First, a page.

The remarkable display of "Thirties" prints in We the People at the Philadelphia Museum of Art is a powerful reminder that hard times can bring out the best in people - and inspire great art.
Text: Copyright of Ed Voves. All rights reserved.
Images courtesy of the Philadelphia Museum of Art
Abraham (Abe) Ajay (American, 1919–1998) Workman Lighting His Pipe, around 1939. Lithograph, published by the Works Progress Administration (WPA), Federal Art Project, New York City. Philadelphia Museum of Art, Gift of Fern and Hersh Cohen, 2015-197-2
Anne Lloyd, Photo (2019) Gallery view of the We the People exhibition at the Philadelphia Museum of Art. Samuel L. Margolies' Men of Steel, c.1939, is the print shown in the photo.
Charles Frederick Surendorf (American, 1906–1979) Eviction, around 1938–39. Woodcut. Philadelphia Museum of Art,Gift of Fern and Hersh Cohen, 2015-197-121
Jean Artman (American, 1887–1953) Employment Agency, around 1940–41. Published by the Works Progress Administration (WPA), Federal Art Project, New York City. Philadelphia Museum of Art, Gift of Fern and Hersh Cohen, 2015-197-7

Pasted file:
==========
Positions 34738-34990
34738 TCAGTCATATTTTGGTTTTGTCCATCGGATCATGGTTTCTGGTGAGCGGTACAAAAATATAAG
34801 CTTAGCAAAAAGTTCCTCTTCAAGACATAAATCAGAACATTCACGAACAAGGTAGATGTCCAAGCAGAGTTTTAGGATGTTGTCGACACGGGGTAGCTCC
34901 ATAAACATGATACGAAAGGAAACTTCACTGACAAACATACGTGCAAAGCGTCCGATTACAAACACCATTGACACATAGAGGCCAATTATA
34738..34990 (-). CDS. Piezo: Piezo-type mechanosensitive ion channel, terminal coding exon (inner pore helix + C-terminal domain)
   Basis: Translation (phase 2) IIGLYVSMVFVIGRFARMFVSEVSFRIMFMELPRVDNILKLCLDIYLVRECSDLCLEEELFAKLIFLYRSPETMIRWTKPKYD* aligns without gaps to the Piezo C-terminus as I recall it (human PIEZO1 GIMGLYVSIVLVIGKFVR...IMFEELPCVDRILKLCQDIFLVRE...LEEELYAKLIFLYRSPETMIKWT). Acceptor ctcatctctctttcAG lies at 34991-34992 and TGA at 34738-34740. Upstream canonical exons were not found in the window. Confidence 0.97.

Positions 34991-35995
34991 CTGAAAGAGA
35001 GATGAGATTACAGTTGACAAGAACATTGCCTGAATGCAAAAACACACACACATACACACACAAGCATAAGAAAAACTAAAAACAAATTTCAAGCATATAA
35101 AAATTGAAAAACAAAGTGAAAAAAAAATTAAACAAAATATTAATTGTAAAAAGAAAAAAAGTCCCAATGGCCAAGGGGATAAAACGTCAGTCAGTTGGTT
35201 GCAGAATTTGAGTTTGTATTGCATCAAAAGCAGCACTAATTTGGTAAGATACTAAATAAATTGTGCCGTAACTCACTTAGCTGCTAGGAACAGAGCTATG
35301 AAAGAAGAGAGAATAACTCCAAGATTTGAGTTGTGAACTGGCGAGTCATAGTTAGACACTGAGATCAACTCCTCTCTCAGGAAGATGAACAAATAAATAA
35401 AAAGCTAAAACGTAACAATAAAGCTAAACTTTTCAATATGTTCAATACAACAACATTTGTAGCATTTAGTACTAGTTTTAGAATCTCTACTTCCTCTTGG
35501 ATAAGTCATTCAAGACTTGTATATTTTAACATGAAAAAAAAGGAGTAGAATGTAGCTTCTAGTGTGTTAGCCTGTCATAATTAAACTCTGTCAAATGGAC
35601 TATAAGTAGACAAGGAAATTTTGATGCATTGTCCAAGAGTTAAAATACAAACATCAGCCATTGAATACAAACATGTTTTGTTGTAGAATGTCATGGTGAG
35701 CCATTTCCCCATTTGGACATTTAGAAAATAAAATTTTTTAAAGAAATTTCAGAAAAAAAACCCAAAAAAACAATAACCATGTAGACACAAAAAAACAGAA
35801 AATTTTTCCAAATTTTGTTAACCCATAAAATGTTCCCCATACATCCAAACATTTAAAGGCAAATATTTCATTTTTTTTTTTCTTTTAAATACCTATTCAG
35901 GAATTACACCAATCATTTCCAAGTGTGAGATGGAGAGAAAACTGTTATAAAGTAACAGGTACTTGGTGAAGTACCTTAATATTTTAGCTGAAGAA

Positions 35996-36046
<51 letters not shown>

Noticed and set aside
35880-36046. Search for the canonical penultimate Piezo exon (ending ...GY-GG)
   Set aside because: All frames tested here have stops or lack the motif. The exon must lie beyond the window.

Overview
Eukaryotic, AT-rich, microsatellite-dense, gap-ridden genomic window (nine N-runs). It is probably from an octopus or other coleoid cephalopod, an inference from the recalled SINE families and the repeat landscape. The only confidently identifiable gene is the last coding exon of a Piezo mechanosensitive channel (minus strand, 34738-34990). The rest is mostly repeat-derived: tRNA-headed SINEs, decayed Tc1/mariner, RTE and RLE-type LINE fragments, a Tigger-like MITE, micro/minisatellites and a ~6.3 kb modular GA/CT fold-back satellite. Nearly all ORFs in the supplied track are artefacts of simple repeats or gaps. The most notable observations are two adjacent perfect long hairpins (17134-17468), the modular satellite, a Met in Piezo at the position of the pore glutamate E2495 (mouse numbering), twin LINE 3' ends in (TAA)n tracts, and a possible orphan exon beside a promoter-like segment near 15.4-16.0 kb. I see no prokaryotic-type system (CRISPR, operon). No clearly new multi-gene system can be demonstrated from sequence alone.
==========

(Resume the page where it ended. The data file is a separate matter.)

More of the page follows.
Santos Zingale (American, 1908–1999) On Relief, around 1937. Woodcut. Gift of Fern and Hersh Cohen, Philadelphia Museum of Art, 2015-197-126
Pele DeLappe (American, 1916–2007) Popular Song, 1937. Lithograph. Philadelphia Museum of Art, Gift of Fern and Hersh Cohen, 2017-219-37
Jackson Lee Nesbitt (American, 1913–2008) Goin’ to Town, 1941. Philadelphia Museum of Art, Etching Gift of Fern and Hersh Cohen, 2017-219-11
Grace Albee (American, 1890–1985) Contrasts—Rockefeller Center, 1934. Wood engraving. Philadelphia Museum of Art, Gift of Fern and Hersh Cohen, 2017-219-32